Grandma’s Potato Pancakes Recipe (Eastern European) (6)

Serving Suggestions

If you want to be a traditionalist, serve your potato pancakes with a dollop of fresh sour cream or some milk at brunch. You can also top them with pieces of cold smoked salmon, dill sauce, and minced dill or green onion. They also make for a wonderful side dish topped with applesauce and sour cream and served alongside various proteins like air fryer pork chops, Thanksgiving turkey, or spatchco*ck chicken.

Serving these pancakes to kids? Our boys love them topped with cheddar cheese and bacon bits.

Storing & Make-Ahead Tips

Whether you are celebrating Hanukkah or just making potato pancakes for friends and family, you can make your life easier by preparing them ahead of time.

  • Refrigerator: To keep your potato pancakes on hand for up to a week, keep them stored in an airtight container in the fridge. To do so, fry your pancakes up and let them cool down completely. Then, store the pancakes in an airtight container, separating each layer with parchment paper to prevent sticking.
  • Freezer: If you want to freeze your pancakes for later snacking, store them in an airtight container, separating each layer with parchment paper. Freeze them for up to two weeks.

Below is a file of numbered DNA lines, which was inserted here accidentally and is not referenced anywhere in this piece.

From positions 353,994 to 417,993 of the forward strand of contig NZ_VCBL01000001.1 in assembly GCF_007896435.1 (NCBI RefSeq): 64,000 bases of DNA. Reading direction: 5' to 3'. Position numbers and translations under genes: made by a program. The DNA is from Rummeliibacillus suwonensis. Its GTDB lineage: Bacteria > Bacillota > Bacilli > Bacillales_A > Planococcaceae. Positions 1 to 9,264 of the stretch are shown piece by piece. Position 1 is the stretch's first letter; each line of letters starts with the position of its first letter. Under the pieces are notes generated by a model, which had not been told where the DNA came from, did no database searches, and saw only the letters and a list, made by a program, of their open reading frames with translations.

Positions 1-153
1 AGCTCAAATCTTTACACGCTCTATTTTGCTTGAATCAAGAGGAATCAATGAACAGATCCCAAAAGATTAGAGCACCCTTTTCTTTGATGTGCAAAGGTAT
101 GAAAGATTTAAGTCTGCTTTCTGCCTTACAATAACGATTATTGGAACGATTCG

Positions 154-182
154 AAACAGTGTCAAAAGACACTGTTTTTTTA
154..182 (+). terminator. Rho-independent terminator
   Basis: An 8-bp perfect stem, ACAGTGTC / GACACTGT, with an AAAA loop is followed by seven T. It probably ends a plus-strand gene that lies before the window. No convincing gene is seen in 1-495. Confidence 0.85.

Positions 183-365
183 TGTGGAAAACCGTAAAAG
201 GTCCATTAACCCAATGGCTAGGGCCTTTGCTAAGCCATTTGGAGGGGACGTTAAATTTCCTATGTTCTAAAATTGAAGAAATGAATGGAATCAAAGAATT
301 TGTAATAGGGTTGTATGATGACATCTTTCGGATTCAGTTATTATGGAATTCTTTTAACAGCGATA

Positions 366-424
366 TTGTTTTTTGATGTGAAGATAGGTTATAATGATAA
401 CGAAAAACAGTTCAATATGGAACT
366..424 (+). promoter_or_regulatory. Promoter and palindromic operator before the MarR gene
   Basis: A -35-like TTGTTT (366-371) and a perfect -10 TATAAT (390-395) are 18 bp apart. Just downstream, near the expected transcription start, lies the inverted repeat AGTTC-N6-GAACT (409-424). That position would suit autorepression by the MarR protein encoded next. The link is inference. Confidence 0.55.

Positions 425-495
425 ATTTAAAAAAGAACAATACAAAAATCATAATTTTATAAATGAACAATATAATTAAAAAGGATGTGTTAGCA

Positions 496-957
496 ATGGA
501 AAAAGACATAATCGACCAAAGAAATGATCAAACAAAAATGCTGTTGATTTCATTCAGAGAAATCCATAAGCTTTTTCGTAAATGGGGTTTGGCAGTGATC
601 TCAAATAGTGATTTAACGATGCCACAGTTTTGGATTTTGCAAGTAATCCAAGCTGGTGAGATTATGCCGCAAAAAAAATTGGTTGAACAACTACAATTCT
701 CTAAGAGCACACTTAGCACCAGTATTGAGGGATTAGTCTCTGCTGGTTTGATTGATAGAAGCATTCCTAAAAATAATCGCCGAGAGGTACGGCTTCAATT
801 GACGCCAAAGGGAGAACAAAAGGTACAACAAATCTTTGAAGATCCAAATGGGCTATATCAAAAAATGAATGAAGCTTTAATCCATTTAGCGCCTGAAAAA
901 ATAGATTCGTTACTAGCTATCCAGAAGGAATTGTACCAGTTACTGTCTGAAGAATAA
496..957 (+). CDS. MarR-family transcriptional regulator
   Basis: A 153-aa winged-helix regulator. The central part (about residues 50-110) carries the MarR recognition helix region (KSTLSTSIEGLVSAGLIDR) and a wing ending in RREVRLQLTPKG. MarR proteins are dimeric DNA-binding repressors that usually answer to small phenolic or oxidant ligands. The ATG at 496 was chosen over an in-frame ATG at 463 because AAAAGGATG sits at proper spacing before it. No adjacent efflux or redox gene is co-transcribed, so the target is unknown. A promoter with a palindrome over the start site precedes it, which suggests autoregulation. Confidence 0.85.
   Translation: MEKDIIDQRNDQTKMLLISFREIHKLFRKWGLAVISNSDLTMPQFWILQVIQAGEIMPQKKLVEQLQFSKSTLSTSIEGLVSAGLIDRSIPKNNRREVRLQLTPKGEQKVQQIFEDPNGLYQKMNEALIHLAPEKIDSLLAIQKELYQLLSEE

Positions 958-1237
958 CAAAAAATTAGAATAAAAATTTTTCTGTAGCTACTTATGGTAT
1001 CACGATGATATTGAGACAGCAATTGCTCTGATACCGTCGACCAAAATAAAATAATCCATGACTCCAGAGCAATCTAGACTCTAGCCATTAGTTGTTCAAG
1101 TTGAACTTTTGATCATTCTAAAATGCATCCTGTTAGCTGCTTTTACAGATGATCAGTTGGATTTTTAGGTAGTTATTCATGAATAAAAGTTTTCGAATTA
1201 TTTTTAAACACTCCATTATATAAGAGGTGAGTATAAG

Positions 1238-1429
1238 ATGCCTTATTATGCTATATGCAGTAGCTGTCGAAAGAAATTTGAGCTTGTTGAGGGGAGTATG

Reheating Potato Pancakes

When you are ready to serve refrigerated pancakes, preheat your oven to 350°F and lay the pancakes on a baking sheet for about 5 minutes or until they return to their deliciously crispy state! To reheat frozen pancakes, bake them in the oven at 400°F for 10 minutes.


Are potato pancakes and hash browns the same thing?

While potato pancakes and hash browns have similarities in their ingredients list, they are different in texture. Potato pancakes tend to be made with eggs, potatoes, and light spices, while hash browns are typically made with shredded and salted potatoes fried in oil or butter.

What is the best oil for frying potato pancakes?

Stick to canola oil or peanut oil, which both have high smoke points and are perfect for frying both potato pancakes and latkes. If you don’t have either, use high-quality vegetable oil.

How do you keep potato pancakes from getting soggy?